I grunted up the climb the best that I could, and when I had maybe a half mile to go, Kate came roaring by me like I was going backwards (I basically was). She looked fresh and strong. I tried to keep up for a minute, until my legs reminded me I wasn't going anywhere. She was quickly out of sight and at that point I fully detonated. My stomach was revolting as well, and as much as I knew I needed fuel, I couldn't put down any more energy food.
I soft pedaled and sucked down an entire bottle of Skratch, and started the world-class Colorado Trail descent. During the Breck 100 I loved this section and rode it well. Today- not so much. My quads were cramping hard and I had to switch legs every minute or so. I got passed by countless men, and as I looked up around the final switchback I could see another woman coming. At that point, I didn't care.
On the next short but steep climb my legs cramped up again, and I found myself out alone in no man's land. I started to wonder if I had made a wrong turn. My mind started playing tricks on me at that point. Every little twinge in my body seemed to mock me, taunting me, telling me to quit: "What do you think you're doing out here? People who work fifty-odd hours a week at their day jobs shouldn't be trying to do six-day stage races, that's just stupid. What makes you think you can compete with these women? You worked so much over the last few weeks that you didn't even prepare- and now you're paying for it. Yep, we're going to make you pay. You're only on day two- you can't take four more days of this!"
Whooooa. It was interesting to listen to the voices in my head at this point. I actually felt somewhat detached from them. It is incredibly rare that I lose my shit mentally while racing. I can't even remember the last time. I let the voices have their way for a minute or so, then doing my best Jens Voigt impression, yelled out loud "SHUT UP LEGS!" I knew better. I came into Aid 2 knowing it would take everything I had to get through the final climb.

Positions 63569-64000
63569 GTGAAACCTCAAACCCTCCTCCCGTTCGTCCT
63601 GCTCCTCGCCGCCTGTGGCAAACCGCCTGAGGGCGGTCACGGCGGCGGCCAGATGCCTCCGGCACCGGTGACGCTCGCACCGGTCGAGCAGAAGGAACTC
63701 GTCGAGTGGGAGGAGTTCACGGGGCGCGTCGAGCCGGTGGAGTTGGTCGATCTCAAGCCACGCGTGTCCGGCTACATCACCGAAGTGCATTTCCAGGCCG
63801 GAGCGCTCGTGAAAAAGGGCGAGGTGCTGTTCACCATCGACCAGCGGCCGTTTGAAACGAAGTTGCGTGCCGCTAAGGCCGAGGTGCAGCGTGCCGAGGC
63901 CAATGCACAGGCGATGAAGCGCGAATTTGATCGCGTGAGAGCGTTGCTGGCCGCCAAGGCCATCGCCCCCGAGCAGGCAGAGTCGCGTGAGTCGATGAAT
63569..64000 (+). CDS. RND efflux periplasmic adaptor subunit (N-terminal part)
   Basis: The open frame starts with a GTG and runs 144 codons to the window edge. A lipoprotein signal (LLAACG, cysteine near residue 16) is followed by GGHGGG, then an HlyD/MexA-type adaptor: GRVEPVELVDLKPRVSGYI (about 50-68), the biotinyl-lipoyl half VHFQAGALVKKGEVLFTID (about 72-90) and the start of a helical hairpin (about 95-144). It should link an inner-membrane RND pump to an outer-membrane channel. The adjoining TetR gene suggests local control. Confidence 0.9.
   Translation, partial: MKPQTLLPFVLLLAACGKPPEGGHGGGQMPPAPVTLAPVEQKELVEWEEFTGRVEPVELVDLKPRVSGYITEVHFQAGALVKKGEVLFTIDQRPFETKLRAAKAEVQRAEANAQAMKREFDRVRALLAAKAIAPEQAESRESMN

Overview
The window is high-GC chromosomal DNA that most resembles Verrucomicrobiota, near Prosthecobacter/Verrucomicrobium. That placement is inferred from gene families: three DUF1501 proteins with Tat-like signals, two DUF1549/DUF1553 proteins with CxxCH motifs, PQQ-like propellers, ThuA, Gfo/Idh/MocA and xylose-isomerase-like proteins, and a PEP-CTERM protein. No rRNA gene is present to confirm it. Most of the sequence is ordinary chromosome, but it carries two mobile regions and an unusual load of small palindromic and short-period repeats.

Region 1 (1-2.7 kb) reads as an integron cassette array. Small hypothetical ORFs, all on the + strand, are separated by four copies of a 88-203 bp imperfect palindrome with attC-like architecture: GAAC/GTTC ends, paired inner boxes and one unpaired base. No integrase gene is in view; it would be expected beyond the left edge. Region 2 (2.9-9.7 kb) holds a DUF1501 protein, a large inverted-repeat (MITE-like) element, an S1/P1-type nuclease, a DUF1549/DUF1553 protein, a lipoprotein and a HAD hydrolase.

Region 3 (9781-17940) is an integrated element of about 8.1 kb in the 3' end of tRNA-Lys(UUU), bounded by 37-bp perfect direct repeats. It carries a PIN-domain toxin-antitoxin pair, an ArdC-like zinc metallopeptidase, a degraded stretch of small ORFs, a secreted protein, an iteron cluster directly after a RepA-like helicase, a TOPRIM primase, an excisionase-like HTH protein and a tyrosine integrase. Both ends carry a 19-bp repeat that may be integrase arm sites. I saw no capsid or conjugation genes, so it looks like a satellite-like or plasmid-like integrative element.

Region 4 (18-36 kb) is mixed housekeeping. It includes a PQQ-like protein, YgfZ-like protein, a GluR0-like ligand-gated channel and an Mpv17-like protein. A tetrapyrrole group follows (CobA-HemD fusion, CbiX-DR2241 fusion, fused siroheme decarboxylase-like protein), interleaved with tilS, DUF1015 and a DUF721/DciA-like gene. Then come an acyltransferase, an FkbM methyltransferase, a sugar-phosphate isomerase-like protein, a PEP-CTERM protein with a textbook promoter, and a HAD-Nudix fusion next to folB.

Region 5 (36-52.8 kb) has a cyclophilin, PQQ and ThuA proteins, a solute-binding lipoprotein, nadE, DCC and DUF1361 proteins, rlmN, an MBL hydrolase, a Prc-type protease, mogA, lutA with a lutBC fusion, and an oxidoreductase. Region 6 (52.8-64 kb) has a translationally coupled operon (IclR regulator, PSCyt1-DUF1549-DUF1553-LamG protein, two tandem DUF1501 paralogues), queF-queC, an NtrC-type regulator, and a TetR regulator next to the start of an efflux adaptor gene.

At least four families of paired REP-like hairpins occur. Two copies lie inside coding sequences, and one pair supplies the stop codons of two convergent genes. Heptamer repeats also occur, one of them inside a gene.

I stopped at Aid 2, got some lube on my chain and forced myself to eat some food and drink another bottle of Skratch. I started to feel a little better on the pavement. I tucked in behind some men that I caught on their way out and we flew down the road descent. As the road turned uphill once again, I finally had some power to put into the pedals. During the Breck 100 this climb on lap two seemed to go on forever. The steep sections still hurt- but I didn't feel as awful anymore. I kept a steady, consistent rhythm. My mind had gone completely blank and my body was finally cooperating - or at least it wasn't revolting. The last six miles actually went quickly, and the finish line was there before I knew it.
I was so happy to be done. I had lost a lot of time, and a few places, which is a bummer. But the way my body had acted today scared me a little. I'm not sure what it's capable of. I don't think it liked being completely fueled on energy chews. I spent the evening making some portables from The Feed Zone, my standard race fuel, in hopes that my body will respond a little better. We will see. Tomorrow's stage, the circumnavigation of Mt. Guyot, is rumored to be incredibly tough- lots of hike a bike, steep climbs, and gnarly descents. I may be out of the race for the podium at this point, but I am determined to cross the finish line on Friday regardless of how slowly I may have to go. I will get there if I have to crawl.
And who knows- it's bike racing. Anything can happen.